Since starting at Shootin’ the Breeze as a summer student in 2020, I have fallen in love with all things journalism and decided to study it at Carleton University. This summer marks the end of my first year and I look forward to sharing all of my jaunty journo-jargon with you, dear reader.
So like any good journalist, let’s start with the facts. Carleton University, then Carleton College, was founded in 1942 in an effort to promote formal education through the Great Depression.
The school introduced the country’s first bachelor of journalism program in 1945, in part as an opportunity for returning soldiers. The very first class held only five students — three women and two men.
The program started with a heavy focus on print news but has since evolved to provide formal education on the many methods and media of delivering news.
My draw to the university was the department’s emphasis on opportunities and experiences, and its long course list of seemingly every different method and angle of journalism.
Now, if you’ll indulge me, let’s sit down with our pens and typewriters handy and talk about what you learn as a student of journalism. History is a fun tool for most things, so I’ll take you to the beginning.
With the Renaissance came the new desire for knowledge, literacy, art and wealth, and with the printing press came big strides toward achieving such things. The world saw the codification and standardization of languages, as well as progress to widespread concepts of communication and the spread of knowledge.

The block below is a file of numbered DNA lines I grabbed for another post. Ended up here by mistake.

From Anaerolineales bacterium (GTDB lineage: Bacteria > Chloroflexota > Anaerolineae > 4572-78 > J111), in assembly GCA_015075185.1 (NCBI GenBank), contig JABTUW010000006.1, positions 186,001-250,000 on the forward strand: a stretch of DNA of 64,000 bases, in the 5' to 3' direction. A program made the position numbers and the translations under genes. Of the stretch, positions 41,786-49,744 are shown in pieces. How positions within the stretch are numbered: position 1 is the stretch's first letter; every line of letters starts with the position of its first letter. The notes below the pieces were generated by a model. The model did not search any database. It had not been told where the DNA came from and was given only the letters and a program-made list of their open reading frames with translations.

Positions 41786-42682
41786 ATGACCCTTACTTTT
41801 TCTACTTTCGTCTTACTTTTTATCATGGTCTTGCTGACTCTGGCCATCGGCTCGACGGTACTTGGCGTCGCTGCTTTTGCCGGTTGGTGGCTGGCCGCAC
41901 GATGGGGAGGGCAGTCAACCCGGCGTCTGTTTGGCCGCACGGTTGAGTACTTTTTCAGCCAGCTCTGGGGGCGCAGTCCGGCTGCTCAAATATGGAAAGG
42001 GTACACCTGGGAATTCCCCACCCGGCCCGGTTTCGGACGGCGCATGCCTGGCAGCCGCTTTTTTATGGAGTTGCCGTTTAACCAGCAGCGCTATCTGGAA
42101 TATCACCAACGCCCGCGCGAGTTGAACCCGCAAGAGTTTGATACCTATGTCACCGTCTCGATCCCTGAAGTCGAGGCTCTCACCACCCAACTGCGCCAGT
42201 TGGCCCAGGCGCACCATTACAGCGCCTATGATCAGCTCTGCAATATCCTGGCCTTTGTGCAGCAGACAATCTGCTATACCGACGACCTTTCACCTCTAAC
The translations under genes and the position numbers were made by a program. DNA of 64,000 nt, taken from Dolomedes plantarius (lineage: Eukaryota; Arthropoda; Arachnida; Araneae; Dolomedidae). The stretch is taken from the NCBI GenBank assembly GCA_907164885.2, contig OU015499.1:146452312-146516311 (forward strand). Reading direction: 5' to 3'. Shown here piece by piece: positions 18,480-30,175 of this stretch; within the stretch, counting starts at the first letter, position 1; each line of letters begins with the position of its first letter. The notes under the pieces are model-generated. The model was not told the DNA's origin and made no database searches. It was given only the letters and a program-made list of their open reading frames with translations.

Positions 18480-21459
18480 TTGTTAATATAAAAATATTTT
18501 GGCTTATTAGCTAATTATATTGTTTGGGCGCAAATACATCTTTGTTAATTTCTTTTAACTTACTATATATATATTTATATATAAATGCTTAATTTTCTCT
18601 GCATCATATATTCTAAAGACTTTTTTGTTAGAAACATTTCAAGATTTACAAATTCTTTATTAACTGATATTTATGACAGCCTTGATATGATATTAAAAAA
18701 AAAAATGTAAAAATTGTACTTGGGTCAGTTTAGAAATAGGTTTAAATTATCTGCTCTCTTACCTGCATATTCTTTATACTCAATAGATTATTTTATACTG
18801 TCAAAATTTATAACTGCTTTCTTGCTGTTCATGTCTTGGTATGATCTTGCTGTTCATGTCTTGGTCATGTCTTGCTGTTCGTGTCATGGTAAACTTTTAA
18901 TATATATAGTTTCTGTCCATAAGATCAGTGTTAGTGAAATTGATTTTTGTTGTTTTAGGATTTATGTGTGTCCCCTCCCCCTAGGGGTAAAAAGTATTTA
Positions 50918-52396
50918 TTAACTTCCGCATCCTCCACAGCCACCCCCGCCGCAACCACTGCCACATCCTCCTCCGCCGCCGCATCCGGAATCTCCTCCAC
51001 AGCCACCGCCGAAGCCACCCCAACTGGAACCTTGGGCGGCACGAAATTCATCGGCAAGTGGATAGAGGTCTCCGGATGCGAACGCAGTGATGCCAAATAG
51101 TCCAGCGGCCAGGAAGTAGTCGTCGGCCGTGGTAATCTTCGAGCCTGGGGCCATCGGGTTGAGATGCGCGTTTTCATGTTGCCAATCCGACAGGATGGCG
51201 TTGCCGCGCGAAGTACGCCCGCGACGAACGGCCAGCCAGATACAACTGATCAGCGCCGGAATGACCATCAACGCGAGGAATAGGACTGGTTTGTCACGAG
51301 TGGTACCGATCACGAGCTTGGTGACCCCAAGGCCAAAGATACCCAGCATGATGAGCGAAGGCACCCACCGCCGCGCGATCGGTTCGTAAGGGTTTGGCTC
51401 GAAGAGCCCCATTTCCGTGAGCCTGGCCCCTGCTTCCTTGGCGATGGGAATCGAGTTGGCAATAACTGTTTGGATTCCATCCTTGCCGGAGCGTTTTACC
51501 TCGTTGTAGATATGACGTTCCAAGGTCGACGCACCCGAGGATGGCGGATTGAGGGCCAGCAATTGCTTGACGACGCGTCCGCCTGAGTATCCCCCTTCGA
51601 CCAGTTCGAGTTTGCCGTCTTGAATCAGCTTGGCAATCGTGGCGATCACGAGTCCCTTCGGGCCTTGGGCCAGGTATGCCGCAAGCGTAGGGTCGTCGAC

The notion of newspapers followed. As the need for mass communication grew, printing became the solution for efficiently producing large quantities of media and printed newspapers emerged in the 1600s.
Growing literacy promoted these historical developments and newspapers became essential for informing the masses of relevant events and issues.
Just as you may have read Shootin’ the Breeze articles on Covid-19, newspapers were responsible for reporting the small-pox epidemic.
And like books sparked religious reformations, newspapers sparked political reformations. Political change has often been measured as the changes in the ways in which people exchange ideas, and newspapers offer a forum for information and opinions coming from the people, rather than from power.
News also grew as an important democratic player. The “Fourth Estate” emerged when the media began to have a place in democratic structures in their efforts to keep the public engaged and involved.
Today, you might look to your local paper for the latest on big events and political controversies, but also for the latest on your neighbours and the community you call your home.
In journalism school we talk about all the ways our practice has changed, along with all the ways it has stayed the same.
At Shootin’ the Breeze, we want to share knowledge and community connections with you — to see you in the past, report to you in the present and walk with you into the future.
Right now, you might be holding our print paper in your hands, staring down at an email link, or reading on the Breeze website. No matter how you choose to be with us, we’re happy to share our journalism with you, and I’m happy to share all this jaunty jargon with you as your local journalism student.